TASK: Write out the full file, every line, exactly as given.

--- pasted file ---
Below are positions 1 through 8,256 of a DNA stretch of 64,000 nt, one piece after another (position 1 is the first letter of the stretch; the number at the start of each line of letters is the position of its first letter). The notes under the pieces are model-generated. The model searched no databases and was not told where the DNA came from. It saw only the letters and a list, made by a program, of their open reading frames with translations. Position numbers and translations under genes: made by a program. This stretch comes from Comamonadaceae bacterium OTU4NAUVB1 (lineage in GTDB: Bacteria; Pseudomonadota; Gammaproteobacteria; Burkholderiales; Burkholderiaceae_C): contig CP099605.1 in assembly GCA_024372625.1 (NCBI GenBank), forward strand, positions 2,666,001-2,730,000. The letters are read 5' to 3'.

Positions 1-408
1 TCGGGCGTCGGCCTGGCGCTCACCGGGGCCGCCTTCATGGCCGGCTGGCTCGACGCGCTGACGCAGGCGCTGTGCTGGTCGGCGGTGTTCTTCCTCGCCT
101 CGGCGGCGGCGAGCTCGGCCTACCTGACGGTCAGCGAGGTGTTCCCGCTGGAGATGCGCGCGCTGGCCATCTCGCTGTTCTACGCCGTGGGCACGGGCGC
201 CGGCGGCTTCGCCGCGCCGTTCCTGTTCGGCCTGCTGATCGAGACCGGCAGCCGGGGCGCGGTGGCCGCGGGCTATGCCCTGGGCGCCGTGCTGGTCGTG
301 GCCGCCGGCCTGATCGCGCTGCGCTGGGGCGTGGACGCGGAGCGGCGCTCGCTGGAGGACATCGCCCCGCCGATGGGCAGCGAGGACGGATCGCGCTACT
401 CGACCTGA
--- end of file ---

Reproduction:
Below are positions 1 through 8,256 of a DNA stretch of 64,000 nt, one piece after another (position 1 is the first letter of the stretch; the number at the start of each line of letters is the position of its first letter). The notes under the pieces are model-generated. The model searched no databases and was not told where the DNA came from. It saw only the letters and a list, made by a program, of their open reading frames with translations. Position numbers and translations under genes: made by a program. This stretch comes from Comamonadaceae bacterium OTU4NAUVB1 (lineage in GTDB: Bacteria; Pseudomonadota; Gammaproteobacteria; Burkholderiales; Burkholderiaceae_C): contig CP099605.1 in assembly GCA_024372625.1 (NCBI GenBank), forward strand, positions 2,666,001-2,730,000. The letters are read 5' to 3'.

Positions 1-408
1 TCGGGCGTCGGCCTGGCGCTCACCGGGGCCGCCTTCATGGCCGGCTGGCTCGACGCGCTGACGCAGGCGCTGTGCTGGTCGGCGGTGTTCTTCCTCGCCT
101 CGGCGGCGGCGAGCTCGGCCTACCTGACGGTCAGCGAGGTGTTCCCGCTGGAGATGCGCGCGCTGGCCATCTCGCTGTTCTACGCCGTGGGCACGGGCGC
201 CGGCGGCTTCGCCGCGCCGTTCCTGTTCGGCCTGCTGATCGAGACCGGCAGCCGGGGCGCGGTGGCCGCGGGCTATGCCCTGGGCGCCGTGCTGGTCGTG
301 GCCGCCGGCCTGATCGCGCTGCGCTGGGGCGTGGACGCGGAGCGGCGCTCGCTGGAGGACATCGCCCCGCCGATGGGCAGCGAGGACGGATCGCGCTACT
401 CGACCTGA